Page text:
Attorneys often recommend such separation for various reasons. But sometimes, the building is not owned by the named business entity because it was purchased first, willed to the individual, or any number of reasons. Again, never assume ownership.

How is building ownership confirmed? The simplest way is to ask the question; specifically, "who or what entity owns the building." Even Mr. Bailey in our example knows he owns the building individually, he just didn't see or understand the need to tell the agent. Explain the need. 

A second method requires individual effort, but it's quick and painless in most circumstances. Research the county's online tax, GIS, or other public record system. Most counties offer access to at least one public record. Once the proper site is located, an address search can be done. Depending on the county, massive amounts of building information can be found when such an online search is done:

  • Year built;
  • Square footage;
  • Construction (sometimes);
  • A photo or footprint drawing; and
  • Who owns the building. 

Once you become familiar with a particular county's website, these searches can be conducted in a matter of minutes. A few minutes of work to save thousands of dollars in uncovered claims, E&O deductibles, and court time seems like a fair trade.

Managing and insuring the separate ownership exposure is the delicate and tricky part. Since the same "person" or groups of persons who/that own the operation also own the building, it is unlikely they will want to purchase a separate Lessors Risk Only (LRO) policy, which is an option. 

In most "common ownership" situations presented previously, the owner(s) want the building insured on the same policy as the operation. Two main methods to accomplish this are:

  1. Name the building owner as a named insured; or
  2. Legally lease the building to the business.

Naming the building owner as a named insured. As simple as this seems, this is often an improper or unavailable option – especially if that person (natural or legal) is involved in other ventures or activities. Remember, the specific operation was underwritten and adding named insureds has the possibility of extended protection to unintended or unexpected exposures.

Many underwriters are unwilling to extended what is essentially LRO coverage in a package policy because of the uncertainty surrounding the breadth of the building owner's operations. Underwriters may also be unwilling to add the additional named insured because it may own several building or be involved in other operations.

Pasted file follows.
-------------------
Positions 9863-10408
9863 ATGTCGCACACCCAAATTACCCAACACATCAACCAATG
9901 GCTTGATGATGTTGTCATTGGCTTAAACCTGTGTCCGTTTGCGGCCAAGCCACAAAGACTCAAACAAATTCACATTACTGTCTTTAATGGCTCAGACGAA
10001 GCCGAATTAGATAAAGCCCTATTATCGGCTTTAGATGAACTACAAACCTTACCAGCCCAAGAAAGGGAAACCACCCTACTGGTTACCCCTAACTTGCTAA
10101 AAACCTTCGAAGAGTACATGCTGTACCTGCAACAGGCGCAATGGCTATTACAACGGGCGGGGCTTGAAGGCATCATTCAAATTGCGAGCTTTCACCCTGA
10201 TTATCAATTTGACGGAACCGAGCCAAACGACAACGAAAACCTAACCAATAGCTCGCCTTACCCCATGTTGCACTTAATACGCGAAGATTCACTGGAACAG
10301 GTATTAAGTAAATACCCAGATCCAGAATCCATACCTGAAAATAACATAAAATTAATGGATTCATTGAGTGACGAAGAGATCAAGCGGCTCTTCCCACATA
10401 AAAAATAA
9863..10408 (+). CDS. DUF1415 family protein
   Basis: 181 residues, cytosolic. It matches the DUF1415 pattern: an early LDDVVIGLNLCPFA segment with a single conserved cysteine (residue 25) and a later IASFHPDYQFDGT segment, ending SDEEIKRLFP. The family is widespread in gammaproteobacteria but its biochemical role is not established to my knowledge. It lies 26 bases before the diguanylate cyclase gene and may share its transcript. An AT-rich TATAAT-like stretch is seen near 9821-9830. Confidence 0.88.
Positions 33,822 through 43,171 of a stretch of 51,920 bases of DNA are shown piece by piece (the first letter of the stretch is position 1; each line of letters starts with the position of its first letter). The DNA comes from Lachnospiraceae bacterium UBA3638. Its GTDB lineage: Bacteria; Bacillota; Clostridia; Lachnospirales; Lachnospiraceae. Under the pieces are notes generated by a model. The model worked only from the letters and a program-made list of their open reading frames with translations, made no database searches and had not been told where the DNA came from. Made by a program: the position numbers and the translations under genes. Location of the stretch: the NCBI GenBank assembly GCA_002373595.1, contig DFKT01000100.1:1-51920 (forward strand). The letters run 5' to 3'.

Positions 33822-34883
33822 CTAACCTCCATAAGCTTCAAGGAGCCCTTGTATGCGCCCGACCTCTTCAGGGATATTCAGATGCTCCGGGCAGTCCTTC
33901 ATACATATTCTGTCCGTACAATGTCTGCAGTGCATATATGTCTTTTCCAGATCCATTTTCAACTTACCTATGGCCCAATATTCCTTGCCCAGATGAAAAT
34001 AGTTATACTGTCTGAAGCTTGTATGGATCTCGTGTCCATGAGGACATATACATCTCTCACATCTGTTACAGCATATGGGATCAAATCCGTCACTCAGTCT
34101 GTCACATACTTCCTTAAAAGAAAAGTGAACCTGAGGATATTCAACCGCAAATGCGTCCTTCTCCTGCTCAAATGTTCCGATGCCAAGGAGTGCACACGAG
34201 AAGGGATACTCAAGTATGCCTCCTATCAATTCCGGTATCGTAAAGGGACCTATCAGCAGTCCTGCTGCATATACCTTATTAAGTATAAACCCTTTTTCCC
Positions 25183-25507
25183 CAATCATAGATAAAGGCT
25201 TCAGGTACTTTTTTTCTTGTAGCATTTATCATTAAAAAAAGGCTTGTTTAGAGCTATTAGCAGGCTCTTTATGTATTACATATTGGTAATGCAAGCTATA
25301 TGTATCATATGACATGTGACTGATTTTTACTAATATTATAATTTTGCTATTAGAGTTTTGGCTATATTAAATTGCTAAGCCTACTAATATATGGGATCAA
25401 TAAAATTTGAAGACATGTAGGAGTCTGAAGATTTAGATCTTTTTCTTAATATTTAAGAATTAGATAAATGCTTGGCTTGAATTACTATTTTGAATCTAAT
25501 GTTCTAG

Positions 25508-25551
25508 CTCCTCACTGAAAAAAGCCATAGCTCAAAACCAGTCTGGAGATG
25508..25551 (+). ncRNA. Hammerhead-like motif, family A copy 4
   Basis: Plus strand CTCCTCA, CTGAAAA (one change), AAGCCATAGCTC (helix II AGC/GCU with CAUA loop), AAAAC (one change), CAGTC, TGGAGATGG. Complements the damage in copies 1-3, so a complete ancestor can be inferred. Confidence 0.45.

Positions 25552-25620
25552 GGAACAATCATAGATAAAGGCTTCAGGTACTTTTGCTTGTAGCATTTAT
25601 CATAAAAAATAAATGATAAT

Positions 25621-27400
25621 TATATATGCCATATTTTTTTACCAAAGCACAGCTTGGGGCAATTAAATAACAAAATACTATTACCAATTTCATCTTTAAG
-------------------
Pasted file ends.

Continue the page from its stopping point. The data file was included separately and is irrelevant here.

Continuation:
Legally lease the building to the business (named insured operation). This is the most proper way to manage and cover the building owner's exposure. Remember, insurable interest can be created by contract. The lease agreement can and should be used to create insurable interest by making the tenant operation responsible for insuring the building. Once the tenant has insurable interest by legal contract, the building is properly covered and the building owner's exposure can be protected by attaching specific endorsements:

  • CP 12 19 Additional Insured – Building Owner: This is a property endorsement extending property coverage to the named building owner; and
  • CG 20 11 Additional Insured – Managers or Lessors of Premises: A general liability endorsement extending additional insured status to the building lessor/owner. 

Creating a proper lease and attaching the proper endorsements extends the necessary protection to the building owner without the need of a separate policy. This is also the best option because many underwriters are unwilling to add the building owner as a named insured on the operation's (Widgets, Inc.) policy.

To end, never assume building ownership. Always ask what seems like a "duh" question. If the question isn't asked, research ownership through the county's website. Once ownership is known, insure the exposure.

Last Updated: March 17, 2017